Culture History

Watched The History of Super Mario Bros 3 100% World Records

Watched The History of Super Mario Bros 3 100% World Records from YouTube

I have no interest in video games but this oral history is told in such a compelling way I kept getting sucked in over what I was reading. For an hour and a half! The amount of research done is incredible. This is the type of cultural record that should be archived somewhere official, it’s that well done. And it’s made by some person funded by Patreon supporters — exactly what crowd funding is meant for, to create niche things like this that probably wouldn’t have been made otherwise.

Getting Shit Done Personal Growth Work

Read What Works

Read What Works: A Comprehensive Framework to Change the Way We Approach Goal-Setting by Tara McMullin

What Works: A Comprehensive Framework to Change the Way We Approach Goal-Setting is not really a book about goal-setting. It’s not a book about achieving anything. It’s a systematic deconstruction of the stories that keep us hustling, striving, and always looking for more. It’s also a guide for reconstructing an approach to personal growth, planning, and productivity once we’ve shed those stories.

Loved this! So much writing about work doesn’t acknowledge the pressures of the system we are in, and how those can influence our priorities and practices in ways that are unhealthy and unfulfilling. This was a full excoriation of the effects of toxic individualism, capitalism, and the Puritan work ethic on our approach to productivity and goal-setting. It offers a framework for digging into the psychological barriers to making progress on what really matters to us, and both recognizing and resisting the draw of conformity to these systems.

“I want to help give structure and meaning to growth based on curiosity instead of achievement.”

“Every day is an opportunity to practice satisfaction rather than striving.”

Comics Personal Growth

Say what you want

Liked 10 Steps to Becoming Annoyingly Capable by Jessica Hagy (This Week’s Top Ten)

Make your allies proud & your haters butthurt.

STEP 3: Talk about what you want. Don’t assume anybody knows what you’re after until you articulate it.

Good business and life advice: don’t expect anyone to read your mind. Say what it is you want.

IIRC We Should Get Together or Frientimacy talked about this in friendships specifically.

STEP 4: Leave what you know. There are no awesome gigs to take in The Shire.

A good reminder for me right now 😉

Getting Shit Done Lifestyle

Who do you give power over your time?

Bookmarked The Imperfectionist: Because the bell rings by Oliver Burkeman (

And so the risk is that a period with the potential to be absorbingly delightful…becomes something to “get through” instead – an obstacle one must get past before “real life” can resume, simply because it can’t be made to conform to how you think your days ought to go.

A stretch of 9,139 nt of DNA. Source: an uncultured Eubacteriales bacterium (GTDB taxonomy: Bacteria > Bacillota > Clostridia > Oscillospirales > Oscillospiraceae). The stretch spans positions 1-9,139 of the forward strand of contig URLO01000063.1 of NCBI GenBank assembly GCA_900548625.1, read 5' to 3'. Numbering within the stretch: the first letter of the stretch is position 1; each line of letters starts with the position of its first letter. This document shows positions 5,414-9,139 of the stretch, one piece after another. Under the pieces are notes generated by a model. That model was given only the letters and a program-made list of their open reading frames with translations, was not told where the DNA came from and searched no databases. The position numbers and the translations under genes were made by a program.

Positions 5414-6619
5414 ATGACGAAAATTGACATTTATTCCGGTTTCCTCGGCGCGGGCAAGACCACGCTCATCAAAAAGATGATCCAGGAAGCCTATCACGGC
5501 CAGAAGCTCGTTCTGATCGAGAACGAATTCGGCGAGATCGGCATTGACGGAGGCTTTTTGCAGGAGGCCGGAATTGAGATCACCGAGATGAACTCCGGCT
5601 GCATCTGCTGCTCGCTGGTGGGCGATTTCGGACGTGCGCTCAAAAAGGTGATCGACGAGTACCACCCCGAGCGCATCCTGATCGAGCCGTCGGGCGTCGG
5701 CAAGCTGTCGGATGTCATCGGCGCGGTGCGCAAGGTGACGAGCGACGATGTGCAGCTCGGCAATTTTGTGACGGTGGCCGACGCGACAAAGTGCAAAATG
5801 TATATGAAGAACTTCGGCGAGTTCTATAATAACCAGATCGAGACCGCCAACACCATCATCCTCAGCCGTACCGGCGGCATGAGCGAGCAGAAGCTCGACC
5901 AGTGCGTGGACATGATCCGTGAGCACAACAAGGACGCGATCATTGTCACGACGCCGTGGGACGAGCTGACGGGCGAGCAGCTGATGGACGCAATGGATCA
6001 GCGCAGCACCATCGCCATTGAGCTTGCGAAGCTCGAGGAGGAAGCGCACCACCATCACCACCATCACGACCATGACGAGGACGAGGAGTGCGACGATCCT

The more general… point here is that there’s often a deep tension between the desire many of us feel to exert control over our time – because we believe, if perhaps only subconsciously, that something will go very wrong if we don’t do so – and the possibility of actually being fully absorbed in that time. So it’s not really that the Christmas holiday gets in the way of real life. That would be absurd: Christmas is part of my real life, and a part I cherish. It’s my desire to control things that causes the real trouble.

Your family?

Your boss?

Your friends?

Your community?

Wanting to absolutely control our time conflicts with wanting to be part of community, and sharing experiences with others.

Burkeman discusses the conflict between community, efficiency and convenience in Four Thousand Weeks as well. Individualism puts our focus on ourselves and our personal productivity, but can lose us the experience of being part of a whole. When our own goals take precedence, it’s easy to distance ourselves through resentment of loss of control or treat activities as items on a checklist that must be done before we can get back to the real stuff.

(I say this also as someone who believes in setting boundaries with family and not doing things merely to placate others’ demands. So when you do agree to do something, it’s important to commit to the experience with intentionality.)

Entrepreneurship Getting Shit Done

Goal setting considerations

Watched Watch this before you set goals for 2023 ✨ from YouTube

Watch this before you set goals for 2023.

Appreciate this reminder to pace myself in goal setting, and to consider what lifestyle I want and how I want to feel about achieving goals.

Right now I am hoping I have waded through the years of ineffectualness and pushing myself without a break, that I can finally publish the book I’ve been working on for years. Her points about dealing with trauma and prioritizing mental health rings true for me too.